Dzhokhar Tsarnaev (AP/File)
Boston Marathon bombing suspect Dzhokhar Tsarnaev informed investigators that he and his brother were not directed by a foreign terrorist organization. Instead, they were “self-radicalized” and motivated to kill, in part, by U.S. wars in Iraq and Afghanistan, the Washington Post reported.
The 19-year-old also acknowledged his role in the attack while being questioned by investigators in his hospital bed, the report said. Tsarnaev, who has a gunshot wound to the throat and was sedated, responded in writing. He also suffered gunshot wounds in the head, neck, legs and hand during a late-night shootout in Watertown, Mass.
Meanwhile, Tsarnaev's condition is improving, the FBI said on Tuesday. The college student, who had been listed in serious condition at Beth Israel Deaconess Medical Center since his capture on Friday, is now in fair condition, the bureau said.
The update comes a day after Tsarnaev was charged with two federal counts of using a weapon of mass destruction to kill, injure and cause widespread damage at the marathon. Tsarnaev was informed of the charges and read his rights in his hospital room on Monday morning, and placed in the custody the U.S. Marshal Service. If convicted, he could face the death penalty.
Three people were killed and more than 200 others wounded when two powerful homemade bombs exploded near the race’s finish line. Dzhokhar and his 26-year-old brother, Tamerlan Tsarnaev, who was killed by police as the two attempted to avoid capture, are suspected of planting those bombs.
Tamerlan was an ardent reader of jihadist websites and extremist propaganda, U.S. officials told the Associated Press, suggesting the brothers were motivated by an anti-American, radical version of Islam.
Meanwhile, U.S. investigators traveled to southern Russia on Tuesday to speak to the parents of the brothers, a U.S. Embassy official told the news service. Zubeidat Tsarnaeva, the mother of the suspects, and their father, Anzor, are in Dagestan, a predominantly Muslim province in Russia's Caucasus.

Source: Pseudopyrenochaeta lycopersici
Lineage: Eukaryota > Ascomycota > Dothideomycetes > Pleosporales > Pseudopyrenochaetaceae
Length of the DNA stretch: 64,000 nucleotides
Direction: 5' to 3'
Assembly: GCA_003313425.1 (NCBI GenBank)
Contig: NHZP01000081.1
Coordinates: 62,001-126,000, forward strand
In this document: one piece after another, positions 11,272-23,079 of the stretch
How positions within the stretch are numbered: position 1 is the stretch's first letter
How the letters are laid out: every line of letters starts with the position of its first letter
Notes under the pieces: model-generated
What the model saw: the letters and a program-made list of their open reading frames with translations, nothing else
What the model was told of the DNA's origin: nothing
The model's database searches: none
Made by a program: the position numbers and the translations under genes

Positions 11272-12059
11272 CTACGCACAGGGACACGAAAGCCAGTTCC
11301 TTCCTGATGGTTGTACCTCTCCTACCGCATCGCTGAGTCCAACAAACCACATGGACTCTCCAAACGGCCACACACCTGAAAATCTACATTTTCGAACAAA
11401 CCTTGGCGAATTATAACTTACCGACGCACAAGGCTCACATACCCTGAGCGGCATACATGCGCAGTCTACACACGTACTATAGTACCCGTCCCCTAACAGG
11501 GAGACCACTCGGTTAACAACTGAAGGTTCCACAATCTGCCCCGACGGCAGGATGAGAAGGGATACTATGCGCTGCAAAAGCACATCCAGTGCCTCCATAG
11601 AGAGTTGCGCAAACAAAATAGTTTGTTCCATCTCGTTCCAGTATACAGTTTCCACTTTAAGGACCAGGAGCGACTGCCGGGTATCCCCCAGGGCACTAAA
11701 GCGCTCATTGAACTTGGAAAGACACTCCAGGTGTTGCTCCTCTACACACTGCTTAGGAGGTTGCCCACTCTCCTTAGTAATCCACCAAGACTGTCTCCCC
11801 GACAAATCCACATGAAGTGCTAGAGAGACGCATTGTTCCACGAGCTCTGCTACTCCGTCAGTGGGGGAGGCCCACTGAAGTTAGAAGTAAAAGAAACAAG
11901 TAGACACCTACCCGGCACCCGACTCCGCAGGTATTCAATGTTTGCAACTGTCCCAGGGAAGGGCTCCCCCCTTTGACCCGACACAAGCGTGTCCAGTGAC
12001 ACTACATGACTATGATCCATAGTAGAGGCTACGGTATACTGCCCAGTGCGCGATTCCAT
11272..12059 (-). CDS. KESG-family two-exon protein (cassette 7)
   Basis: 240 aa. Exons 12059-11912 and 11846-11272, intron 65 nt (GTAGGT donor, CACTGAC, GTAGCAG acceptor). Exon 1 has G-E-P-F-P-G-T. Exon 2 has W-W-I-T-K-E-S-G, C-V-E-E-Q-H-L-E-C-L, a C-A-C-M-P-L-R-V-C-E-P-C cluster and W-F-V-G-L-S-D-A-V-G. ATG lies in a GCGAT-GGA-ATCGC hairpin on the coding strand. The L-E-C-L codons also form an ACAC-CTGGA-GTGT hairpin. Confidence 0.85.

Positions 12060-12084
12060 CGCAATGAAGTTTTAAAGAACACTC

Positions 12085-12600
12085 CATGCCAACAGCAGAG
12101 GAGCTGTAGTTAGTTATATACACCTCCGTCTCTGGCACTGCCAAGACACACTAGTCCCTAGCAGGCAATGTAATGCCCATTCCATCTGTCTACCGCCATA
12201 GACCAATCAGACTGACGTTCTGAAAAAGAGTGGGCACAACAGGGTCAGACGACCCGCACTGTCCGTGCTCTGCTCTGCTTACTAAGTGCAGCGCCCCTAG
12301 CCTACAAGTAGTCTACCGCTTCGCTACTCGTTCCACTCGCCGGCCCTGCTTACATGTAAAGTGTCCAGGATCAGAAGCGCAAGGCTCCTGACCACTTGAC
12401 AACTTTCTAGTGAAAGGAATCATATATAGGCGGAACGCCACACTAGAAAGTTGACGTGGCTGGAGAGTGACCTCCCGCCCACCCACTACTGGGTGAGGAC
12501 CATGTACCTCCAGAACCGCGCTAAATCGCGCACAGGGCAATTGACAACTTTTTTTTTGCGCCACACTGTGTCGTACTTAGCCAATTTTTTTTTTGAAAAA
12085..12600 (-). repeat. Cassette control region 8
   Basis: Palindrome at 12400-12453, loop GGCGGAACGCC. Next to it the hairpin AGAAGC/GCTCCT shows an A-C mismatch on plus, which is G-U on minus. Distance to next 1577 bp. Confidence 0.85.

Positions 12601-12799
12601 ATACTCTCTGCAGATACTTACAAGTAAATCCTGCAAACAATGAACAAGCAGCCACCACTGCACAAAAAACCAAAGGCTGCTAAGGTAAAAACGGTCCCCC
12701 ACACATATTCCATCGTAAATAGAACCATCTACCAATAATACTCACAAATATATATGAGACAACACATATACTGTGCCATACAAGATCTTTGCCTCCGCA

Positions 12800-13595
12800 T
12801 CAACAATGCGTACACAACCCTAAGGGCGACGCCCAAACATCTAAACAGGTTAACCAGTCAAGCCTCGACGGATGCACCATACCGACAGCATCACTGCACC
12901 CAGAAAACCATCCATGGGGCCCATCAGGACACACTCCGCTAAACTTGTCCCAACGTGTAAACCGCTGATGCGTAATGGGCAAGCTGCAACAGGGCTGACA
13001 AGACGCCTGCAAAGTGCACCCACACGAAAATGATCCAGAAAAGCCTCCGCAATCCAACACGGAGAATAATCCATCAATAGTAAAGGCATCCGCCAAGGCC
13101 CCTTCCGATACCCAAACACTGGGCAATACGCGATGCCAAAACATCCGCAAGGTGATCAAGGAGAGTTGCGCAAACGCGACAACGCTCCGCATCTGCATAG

After the bombings, Anzor said he believed the brothers were set up and called Dzhokhar a "true angel." Maret Tsarnaeva, the brothers' aunt, who lives in Toronto, also said she believes her nephews were framed.
Family members are not the only ones expressing doubt.
Many Twitter users have been expressing support for Dzhokhar using the hashtag #freejahar.
And just like the conspiracy theorists who claimed last week that the Boston Marathon attacks were staged, the support for Dzhokhar has been fervent despite his reported confession.
A Change.org petition to "guarantee Dzhokhar Tsarnaev the right to a fair trial," addressed to President Barack Obama, has more than 6,000 supporters.
"We believe that within the chaos caused by the Boston Marathon explosion, two young men were wrongfully accused of something they did not do, and one of them has lost his life before even getting the opportunity of a proper trial," Anita Temisheva, the user who launched the petition, wrote. "We do not wish to see blood of yet another innocent victim, someone who, by U.S. law, is innocent until proven guilty. It is vital to end this persecution, as all the conflicting information shown by the media, and footage from the incident, seen by people from all corners of the world, doesn't manifest itself as enough evidence to condemn Dzhokhar Tsarnaev of this heinous crime."
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